An alternative way to apologise is saying Perdón. This is a more common way of saying sorry, however, if you are looking for toilets, you can use this phrase “Perdón, pero dónde están los baños? (excuse me but where are the WCs?)

9. “¡No se preocupe!” (No worries!)

10. “hasta pronto” (See you soon)

The top 10 phrases are not just helpful but they’re also most commonly used in Spain. If you make an effort and speak with the native locals, they will appreciate your attempts at becoming part of their community. It won’t be long until you are ready to learn more words and phrases and improve your Spanish.

Sailing in Majorca – Balearic Bliss

Posted on: February 3rd, 2016 by admin No Comments

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One of the best ways to see all of the beauty that Majorca has to offer is on a sailing trip. While relaxing on deck you can soak up the warm sun and view the island from a whole new perspective. Sailing round the coast will show you the true variety of landscapes found on Majorca, from palm-fringed beaches to bustling fishing ports, tiny coastal villages and towering cliffs. Day trips are an ideal way to sample some of these hidden delights, but yacht charters are also widely available if you’d like to spend more time out on the waves.

Majorca is well known for its stunning beaches, many of which are not easily accessible from inland. A sailing trip allows you to visit remote and hidden coves, so you can enjoy some peace and tranquillity away from the busy tourist areas. Cala Boquer, on the north-west coast, is one such spot – only accessible on foot or by boat.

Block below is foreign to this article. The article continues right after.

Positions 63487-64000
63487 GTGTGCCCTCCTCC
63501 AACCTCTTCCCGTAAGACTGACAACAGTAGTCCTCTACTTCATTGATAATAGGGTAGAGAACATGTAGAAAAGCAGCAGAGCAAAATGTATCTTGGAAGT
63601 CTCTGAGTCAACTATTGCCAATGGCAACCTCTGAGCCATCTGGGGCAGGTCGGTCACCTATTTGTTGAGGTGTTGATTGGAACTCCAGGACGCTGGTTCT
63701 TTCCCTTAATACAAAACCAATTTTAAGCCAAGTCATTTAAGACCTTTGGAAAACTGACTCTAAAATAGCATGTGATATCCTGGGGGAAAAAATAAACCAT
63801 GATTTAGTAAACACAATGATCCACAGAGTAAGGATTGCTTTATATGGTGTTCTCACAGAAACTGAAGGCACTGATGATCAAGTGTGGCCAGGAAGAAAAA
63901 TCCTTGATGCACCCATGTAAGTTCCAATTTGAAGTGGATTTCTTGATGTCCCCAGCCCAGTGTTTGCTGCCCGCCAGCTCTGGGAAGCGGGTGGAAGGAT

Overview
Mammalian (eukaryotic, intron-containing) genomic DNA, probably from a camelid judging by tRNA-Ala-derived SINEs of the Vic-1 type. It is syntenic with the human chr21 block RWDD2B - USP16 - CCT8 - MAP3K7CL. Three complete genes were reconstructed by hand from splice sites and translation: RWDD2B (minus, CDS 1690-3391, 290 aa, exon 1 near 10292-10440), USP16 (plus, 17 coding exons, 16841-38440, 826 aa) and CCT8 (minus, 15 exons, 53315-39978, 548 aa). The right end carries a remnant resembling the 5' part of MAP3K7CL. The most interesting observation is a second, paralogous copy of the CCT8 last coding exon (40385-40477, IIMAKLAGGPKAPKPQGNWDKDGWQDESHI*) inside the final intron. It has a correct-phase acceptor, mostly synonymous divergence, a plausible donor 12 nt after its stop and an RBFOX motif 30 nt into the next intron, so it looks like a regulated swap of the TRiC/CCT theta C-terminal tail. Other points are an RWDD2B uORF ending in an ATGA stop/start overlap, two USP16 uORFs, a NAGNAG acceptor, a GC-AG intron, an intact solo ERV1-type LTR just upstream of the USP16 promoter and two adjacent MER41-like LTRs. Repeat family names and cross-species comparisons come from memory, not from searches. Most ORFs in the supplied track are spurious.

If you enjoy a more active holiday, most sailing trips will offer opportunities for swimming and snorkelling. Other water activities, such as water-skiing and wakeboarding may also be available. Fishing is another popular option, with a wide variety of fish found in local waters – including giant swordfish and bluefin tuna, which pass through at the end of summer.

The position of the Balearic Islands means that Majorca enjoys ideal conditions for sailing much of the time, particularly during the summer months. Reliable breezes and sheltered coves make the island an excellent spot for beginner sailors to learn some new skills. Port de Pollenca, on the north-west coast, is well-known as an excellent spot for this.

A sailing trip is also a wonderful way to see more of the local wildlife. Dolphins are regular visitors to the surrounding waters and keen birdwatchers will enjoy spotting the many different sea birds found in the area. In the south-east of the island is Colonia St Jordi, where boats trips can be taken to the Cabrera Archipelago, a collection of 19 islands that form a national park where lots of great wildlife can be seen, both on land and in the water.

Sailing trips are widely available and set out from many different ports all around the island, so wherever you’re based there’s sure to be at least one within easy driving distance.